> From: Roy Sigurd Karlsbakk [mailto:roy@xxxxxxxxxxxxx]
> The numbers I've heard say the number of iops for a raidzn volume should
> be about the number of iops for the slowest drive in the set. While this might
> sound like a good base point, I tend to disagree. I've been doing some testing
> on some raidz2 volumes with various sizes and similar various amount of
> VDEVs. It seems, with iozone, the number of iops are rather high per drive,
> up to 250 for these 7k2 drives, even with an 8-drive RAIDz2 VDEV. The testing
> has not utilized a high number of theads (yet), but still, it looks like for
> systems, RAIDzN performance should be quite decent.
Bear a few things in mind:
iops is not iops.
When you perform lots of writes, ZFS is going to accelerate that by aggregating
them into sequential disk blocks, and therefore greatly exceed the true random
iops limits of the drive. For a single disk, using iozone, I measured around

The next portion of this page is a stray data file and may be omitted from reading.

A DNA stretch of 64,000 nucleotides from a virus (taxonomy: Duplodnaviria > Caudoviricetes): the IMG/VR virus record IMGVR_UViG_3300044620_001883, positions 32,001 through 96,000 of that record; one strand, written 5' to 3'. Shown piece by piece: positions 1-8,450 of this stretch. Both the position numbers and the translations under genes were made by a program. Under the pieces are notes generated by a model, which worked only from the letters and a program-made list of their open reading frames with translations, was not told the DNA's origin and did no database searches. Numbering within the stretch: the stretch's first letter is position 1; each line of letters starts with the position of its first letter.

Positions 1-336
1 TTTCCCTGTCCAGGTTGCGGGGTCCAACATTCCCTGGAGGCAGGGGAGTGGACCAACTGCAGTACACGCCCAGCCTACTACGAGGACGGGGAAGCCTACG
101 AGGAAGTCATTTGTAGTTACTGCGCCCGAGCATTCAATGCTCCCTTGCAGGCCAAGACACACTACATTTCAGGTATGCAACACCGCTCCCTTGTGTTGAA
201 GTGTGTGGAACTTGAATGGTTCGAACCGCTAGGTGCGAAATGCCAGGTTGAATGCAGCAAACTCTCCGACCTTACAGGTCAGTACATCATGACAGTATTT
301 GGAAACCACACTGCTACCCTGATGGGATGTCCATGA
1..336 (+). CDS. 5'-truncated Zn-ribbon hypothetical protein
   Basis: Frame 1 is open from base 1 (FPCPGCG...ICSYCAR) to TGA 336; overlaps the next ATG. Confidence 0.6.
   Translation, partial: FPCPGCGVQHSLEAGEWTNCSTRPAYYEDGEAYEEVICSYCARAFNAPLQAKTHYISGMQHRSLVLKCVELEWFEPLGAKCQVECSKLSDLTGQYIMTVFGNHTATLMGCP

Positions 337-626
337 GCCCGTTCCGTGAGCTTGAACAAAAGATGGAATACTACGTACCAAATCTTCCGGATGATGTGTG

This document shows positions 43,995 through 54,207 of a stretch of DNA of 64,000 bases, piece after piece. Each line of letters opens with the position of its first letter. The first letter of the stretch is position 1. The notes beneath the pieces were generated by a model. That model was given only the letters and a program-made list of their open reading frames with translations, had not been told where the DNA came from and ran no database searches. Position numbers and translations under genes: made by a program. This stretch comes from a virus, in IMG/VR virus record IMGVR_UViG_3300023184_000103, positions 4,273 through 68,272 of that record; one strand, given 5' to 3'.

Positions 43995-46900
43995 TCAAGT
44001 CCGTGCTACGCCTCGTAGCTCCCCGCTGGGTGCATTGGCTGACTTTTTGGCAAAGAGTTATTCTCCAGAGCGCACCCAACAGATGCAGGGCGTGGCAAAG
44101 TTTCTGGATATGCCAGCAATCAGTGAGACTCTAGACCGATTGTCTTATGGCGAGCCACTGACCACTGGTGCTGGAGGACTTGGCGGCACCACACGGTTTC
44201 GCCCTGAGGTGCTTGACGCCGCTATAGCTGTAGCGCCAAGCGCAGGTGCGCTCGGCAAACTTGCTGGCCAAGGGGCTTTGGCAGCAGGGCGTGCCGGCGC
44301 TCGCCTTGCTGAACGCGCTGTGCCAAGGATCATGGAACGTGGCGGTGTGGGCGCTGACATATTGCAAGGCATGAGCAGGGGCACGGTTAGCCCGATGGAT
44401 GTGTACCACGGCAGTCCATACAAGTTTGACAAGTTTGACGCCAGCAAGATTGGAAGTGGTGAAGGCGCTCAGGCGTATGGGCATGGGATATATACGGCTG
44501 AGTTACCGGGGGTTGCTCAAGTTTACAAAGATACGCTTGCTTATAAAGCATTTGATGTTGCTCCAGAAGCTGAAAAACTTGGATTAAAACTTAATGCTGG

550 to 600 writes on 15krpm drives. You have to compare apples to apples. Not
the brand. I mean don't compare miles to kilometers.
raidz - seek limited? or bandwidth limited?
If you're doing a single thread, which will perform a small random read or
write, and blocking-wait until that's done before issuing the next command...
Then you're going to get the worst performance of any one disk in the set. But
if you're allowing the system to queue up commands... Then... While 6 disks
are idly sitting around waiting for disk 7, those other 6 disks can already
begin on the next task. In either case, your performance is going to be
limited by either the worst case, or the average case of a single drive. And
thanks to ZFS write acceleration, you'll see approx 10x higher write iops. But
there's nothing you can do to accelerate random reads, aside from command
If you're performing large sequential writes/reads, then you're going to get
stripe-like performance, of many disks all working simultaneously as a team.
Long story short, the performance you measure will vary enormously by the type
of workload you're generating. For some workloads, absolutely, you WILL see
the performance of just a single disk. For other workloads, you'll scale right
up to the maximum number of disks... Getting N-times the performance of a
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